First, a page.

The Caloosahatchee River Basin, located in southwestern Florida, includes about 1,200 square miles of land. The Caloosahatchee River receives water from Lake Okeechobee, runoff from the watershed, and seepage from the underlying ground-water systems; the river loses water through drainage to the Gulf of Mexico and withdrawals for public-water supply and agricultural and natural needs. Water-use demands in the Caloosahatchee River Basin have increased dramatically, and the Caloosahatchee could be further stressed if river water is used to accommodate restoration of the Everglades. Water managers and planners need to know how much water will be used within the river basin and how much water is contributed by Lake Okeechobee, runoff, and ground water.
In this study, marine seismic-reflection and ground-penetrating radar techniques were used as a means to evaluate the potential for flow between the river and ground-water systems. Seven test coreholes were drilled to calibrate lithostratigraphic units, their stratal geometries, and estimated hydraulic conductivities to surface-geophysical profiles.
A continuous marine seismic-reflection survey was conducted over the entire length of the Caloosahatchee River and extending into San Carlos Bay. Lithostratigraphic units that intersect the river bottom and their characteristic stratal geometries were identified. Results show that subhorizontal reflections assigned to the Tamiami Formation intersect the river bottom between Moore Haven and about 9 miles westward. Oblique and sigmoidal progradational reflections assigned to the upper Peace River Formation probably crop out at the floor of the river in the Ortona area between the western side of Lake Hicpochee and La Belle. These reflections image a regional-scale progradational deltaic depositional system containing quartz sands with low to moderate estimated hydraulic conductivities. In an approximate 6-mile length of the river between La Belle and Franklin Lock, deeper karstic collapse structures are postulated. These structures influence the geometries of parallel reflections that intersect the river channel. Here, reflections assigned to the Buckingham Limestone Member of the Tamiami Formation (a confining unit) and reflections assigned to the clastic zone of the sandstone aquifer likely crop out at the river bottom. Beneath these shallow reflections, relatively higher amplitude parallel reflections of the carbonate zone of the sandstone aquifer are well displayed in the seismic-reflection profiles. In San Carlos Bay, oblique progradational reflections assigned to the upper Peace River Formation are shown beneath the bay. Almost everywhere beneath the river, a diffuse ground-water flow system is in contact with the channel bottom.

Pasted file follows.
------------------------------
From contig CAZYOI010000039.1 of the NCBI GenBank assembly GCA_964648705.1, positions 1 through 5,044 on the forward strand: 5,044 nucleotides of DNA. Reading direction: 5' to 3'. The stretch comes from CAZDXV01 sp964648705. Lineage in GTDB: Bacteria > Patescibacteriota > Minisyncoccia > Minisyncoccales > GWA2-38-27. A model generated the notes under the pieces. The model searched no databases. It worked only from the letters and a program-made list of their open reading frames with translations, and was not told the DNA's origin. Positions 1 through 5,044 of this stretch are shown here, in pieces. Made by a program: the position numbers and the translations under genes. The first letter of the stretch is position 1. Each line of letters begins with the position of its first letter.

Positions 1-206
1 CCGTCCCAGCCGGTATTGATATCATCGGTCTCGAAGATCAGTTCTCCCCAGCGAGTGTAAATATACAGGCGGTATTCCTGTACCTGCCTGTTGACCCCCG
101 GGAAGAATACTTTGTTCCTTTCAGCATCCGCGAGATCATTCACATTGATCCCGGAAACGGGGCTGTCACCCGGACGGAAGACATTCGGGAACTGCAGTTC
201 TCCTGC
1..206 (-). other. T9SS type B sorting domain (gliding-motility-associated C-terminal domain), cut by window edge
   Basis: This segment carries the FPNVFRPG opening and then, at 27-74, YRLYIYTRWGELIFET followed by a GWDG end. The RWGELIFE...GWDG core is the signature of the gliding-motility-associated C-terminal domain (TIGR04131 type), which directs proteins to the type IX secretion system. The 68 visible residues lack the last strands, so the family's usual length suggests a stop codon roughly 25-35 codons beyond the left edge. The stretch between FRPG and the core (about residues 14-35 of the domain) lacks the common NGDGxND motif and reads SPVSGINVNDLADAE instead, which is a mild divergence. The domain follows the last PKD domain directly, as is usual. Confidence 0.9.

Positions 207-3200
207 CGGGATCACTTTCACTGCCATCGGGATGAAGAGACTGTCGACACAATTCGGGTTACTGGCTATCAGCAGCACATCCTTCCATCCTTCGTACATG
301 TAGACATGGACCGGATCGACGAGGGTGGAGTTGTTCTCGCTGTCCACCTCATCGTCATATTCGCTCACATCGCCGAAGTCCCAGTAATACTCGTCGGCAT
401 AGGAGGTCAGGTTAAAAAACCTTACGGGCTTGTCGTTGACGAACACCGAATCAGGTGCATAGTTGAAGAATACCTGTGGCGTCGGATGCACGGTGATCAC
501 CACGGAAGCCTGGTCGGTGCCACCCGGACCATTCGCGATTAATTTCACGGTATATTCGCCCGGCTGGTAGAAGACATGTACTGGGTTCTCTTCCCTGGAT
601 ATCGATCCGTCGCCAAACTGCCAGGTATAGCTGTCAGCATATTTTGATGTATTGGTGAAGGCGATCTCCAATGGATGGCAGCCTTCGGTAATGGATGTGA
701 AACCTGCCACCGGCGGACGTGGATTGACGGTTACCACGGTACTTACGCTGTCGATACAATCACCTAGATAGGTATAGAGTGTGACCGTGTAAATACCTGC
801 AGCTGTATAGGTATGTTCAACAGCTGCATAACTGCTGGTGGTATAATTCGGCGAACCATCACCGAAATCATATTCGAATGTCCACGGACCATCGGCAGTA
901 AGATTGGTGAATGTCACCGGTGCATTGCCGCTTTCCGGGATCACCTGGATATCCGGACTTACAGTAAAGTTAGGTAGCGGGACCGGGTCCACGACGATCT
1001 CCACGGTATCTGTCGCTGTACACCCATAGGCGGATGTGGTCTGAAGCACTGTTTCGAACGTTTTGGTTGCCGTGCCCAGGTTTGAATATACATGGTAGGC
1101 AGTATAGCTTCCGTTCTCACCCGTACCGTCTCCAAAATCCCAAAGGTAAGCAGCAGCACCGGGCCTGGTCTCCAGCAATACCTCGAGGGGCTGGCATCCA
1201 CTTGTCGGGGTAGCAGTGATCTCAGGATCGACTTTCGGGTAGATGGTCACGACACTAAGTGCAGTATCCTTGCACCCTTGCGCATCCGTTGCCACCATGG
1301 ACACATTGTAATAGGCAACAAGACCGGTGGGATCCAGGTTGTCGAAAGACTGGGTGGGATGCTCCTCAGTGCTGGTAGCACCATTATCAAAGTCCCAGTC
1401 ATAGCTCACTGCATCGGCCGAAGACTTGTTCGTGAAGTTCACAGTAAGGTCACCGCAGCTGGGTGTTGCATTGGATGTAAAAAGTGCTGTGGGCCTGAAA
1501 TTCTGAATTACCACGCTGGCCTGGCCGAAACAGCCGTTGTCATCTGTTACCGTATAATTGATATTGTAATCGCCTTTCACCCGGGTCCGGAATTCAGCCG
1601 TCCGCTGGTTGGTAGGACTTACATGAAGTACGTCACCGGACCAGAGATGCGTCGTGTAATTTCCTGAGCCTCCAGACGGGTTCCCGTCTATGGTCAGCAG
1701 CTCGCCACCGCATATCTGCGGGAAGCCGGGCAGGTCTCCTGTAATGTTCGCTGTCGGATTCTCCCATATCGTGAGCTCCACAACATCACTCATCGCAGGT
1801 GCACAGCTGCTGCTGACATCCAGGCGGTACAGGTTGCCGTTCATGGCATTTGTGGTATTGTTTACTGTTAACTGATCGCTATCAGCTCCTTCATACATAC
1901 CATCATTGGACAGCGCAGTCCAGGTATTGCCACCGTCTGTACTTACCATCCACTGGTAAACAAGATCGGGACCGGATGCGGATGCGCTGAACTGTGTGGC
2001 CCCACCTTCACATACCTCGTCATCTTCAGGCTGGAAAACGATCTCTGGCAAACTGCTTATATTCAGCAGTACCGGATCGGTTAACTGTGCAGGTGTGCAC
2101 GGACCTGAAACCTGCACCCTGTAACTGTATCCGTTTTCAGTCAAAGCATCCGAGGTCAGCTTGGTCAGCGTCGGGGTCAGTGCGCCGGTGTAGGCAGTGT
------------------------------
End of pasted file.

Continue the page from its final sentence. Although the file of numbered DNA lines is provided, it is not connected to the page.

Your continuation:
Ground-penetrating radar profiles of an area about 2 miles north of the depositional axis of the deltaic depositional system in the Ortona area show that progradational clinoforms imaged on seismic reflection profiles in the Caloosahatchee River are present within about 17 feet of the ground surface. Ground-penetrating radar profiles show southward dipping, oblique progradational reflections assigned to the upper Peace River Formation that are terminated at their tops by a toplapping or erosional discontinuity. These clinoformal reflections image clean quartz sand that is probably characterized by moderate hydraulic conductivity. This sand could be mapped using ground-penetrating radar methods.
Additional publication details
USGS Numbered Series
Surface-geophysical characterization of ground-water systems of the Caloosahatchee River basin, southern Florida